The Omen

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LIEV OR LET DIE? Schreiber weighs the options.

The real reason why certain films get an official Vatican hand-slapping (e.g., The Da Vinci Code) while others—especially religious horror—receive an uneasy nod ’n’ pass is actually quite simple. Could anything be more affirming of core Church values than a healthy dose of Satan-mongering? Ergo, the political subtext of The Exorcist: What is up with these vomiting, godless kids in the streets? Won’t the power of Christ compel them? And of Rosemary’s Baby: We warned you about those wolfish Manhattan types, impregnating you with the devil’s seed.

And so it goes with the ultrasquare The Omen, both the enjoyably silly 1976 original and this uninspired remake. Apart from a few murders updated to gory Final Destination standards, John Moore’s revisiting of the violent childhood of Damien Thorn (Davey-Fitzpatrick), en route to presidential power and Revelation, bears zero surprise. Those hoping the oddly high-caliber cast would miraculously redeem the material will leave frustrated: Tony winner Liev Schreiber plays the boy’s adoptive father with a minimum of conviction to justify cashing the check, while Mia Farrow’s trumpeted return to horror (as Damien’s caretaker) is restrained and thus wrongheaded.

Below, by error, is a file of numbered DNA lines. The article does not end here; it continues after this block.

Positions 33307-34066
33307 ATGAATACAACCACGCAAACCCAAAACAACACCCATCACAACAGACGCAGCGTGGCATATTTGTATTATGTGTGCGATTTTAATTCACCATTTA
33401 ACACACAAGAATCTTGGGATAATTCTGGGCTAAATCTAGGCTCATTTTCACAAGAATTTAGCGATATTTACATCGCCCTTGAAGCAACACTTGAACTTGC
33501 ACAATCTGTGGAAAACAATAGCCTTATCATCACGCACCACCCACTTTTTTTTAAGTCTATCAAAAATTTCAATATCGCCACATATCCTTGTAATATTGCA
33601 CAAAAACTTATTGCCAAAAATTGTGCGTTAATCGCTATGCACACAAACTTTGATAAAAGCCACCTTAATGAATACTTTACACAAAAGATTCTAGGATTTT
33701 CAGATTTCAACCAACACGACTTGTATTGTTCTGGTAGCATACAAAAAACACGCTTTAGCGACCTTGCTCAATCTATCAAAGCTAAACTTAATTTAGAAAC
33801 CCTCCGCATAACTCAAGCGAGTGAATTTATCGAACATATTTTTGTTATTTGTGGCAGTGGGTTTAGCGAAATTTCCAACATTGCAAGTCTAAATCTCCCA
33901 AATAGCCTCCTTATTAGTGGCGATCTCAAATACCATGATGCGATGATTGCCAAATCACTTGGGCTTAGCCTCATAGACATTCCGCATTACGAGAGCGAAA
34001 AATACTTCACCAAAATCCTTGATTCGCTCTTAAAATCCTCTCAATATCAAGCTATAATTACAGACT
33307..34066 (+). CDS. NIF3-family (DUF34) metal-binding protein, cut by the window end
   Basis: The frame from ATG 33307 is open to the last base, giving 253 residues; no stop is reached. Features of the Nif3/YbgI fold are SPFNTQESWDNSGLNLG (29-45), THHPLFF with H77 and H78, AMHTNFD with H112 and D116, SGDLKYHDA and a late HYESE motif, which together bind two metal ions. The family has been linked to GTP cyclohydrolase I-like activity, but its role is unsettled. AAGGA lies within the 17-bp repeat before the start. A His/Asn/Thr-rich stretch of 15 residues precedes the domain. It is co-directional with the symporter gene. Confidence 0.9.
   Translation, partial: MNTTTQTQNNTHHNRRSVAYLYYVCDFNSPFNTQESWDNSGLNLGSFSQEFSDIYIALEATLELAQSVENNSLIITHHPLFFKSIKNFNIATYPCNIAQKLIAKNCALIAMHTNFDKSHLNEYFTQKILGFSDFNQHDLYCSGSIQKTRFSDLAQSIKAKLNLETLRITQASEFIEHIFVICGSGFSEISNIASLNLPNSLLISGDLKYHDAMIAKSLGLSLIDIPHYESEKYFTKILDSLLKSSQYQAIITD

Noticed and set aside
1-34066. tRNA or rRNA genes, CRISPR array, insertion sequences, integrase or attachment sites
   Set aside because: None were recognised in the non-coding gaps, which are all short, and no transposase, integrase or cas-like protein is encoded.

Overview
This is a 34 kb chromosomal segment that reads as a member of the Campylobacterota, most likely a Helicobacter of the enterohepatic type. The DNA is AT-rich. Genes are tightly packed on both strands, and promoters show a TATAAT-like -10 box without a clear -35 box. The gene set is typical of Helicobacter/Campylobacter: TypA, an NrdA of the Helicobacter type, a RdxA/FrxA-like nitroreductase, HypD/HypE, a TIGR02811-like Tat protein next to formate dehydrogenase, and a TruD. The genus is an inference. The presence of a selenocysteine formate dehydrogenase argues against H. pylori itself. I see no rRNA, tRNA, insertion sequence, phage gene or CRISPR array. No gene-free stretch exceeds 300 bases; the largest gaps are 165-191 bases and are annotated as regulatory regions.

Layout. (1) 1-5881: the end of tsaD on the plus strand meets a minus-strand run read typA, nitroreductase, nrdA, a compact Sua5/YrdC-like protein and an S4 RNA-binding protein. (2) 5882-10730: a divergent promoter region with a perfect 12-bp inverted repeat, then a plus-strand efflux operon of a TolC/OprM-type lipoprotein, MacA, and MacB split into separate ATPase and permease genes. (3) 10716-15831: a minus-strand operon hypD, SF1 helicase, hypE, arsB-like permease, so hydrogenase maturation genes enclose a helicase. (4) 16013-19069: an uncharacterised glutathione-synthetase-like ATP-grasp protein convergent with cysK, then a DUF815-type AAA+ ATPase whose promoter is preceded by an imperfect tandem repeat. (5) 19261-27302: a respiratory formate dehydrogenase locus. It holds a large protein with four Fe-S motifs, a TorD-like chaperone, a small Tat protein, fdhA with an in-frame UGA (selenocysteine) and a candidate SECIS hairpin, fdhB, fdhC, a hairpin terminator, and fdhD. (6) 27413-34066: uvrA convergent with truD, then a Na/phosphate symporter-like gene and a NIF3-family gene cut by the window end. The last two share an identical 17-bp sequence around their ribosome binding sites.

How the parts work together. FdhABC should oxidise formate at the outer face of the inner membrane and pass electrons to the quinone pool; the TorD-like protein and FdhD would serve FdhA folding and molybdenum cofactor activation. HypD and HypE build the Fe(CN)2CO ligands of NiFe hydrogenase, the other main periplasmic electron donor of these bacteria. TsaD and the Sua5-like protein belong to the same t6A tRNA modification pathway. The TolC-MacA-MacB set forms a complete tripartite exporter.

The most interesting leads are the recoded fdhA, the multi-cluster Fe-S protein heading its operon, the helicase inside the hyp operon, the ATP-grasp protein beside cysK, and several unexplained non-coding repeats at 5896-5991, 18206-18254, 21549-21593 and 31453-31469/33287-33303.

The most provocative new wrinkle is a shameless introductory scene, a papal briefing in which clips of current events—yes, those burning towers, but also Katrina’s chaos—indicate the end of days. Some of my audience actually gasped at the insensitivity. But again: Isn’t this part of the conservative game plan? Far be it for evangelical horror films to point the finger at the actual human leadership responsible. That wouldn’t be Christian. (Now playing; click here for venues.)—Joshua Rothkopf

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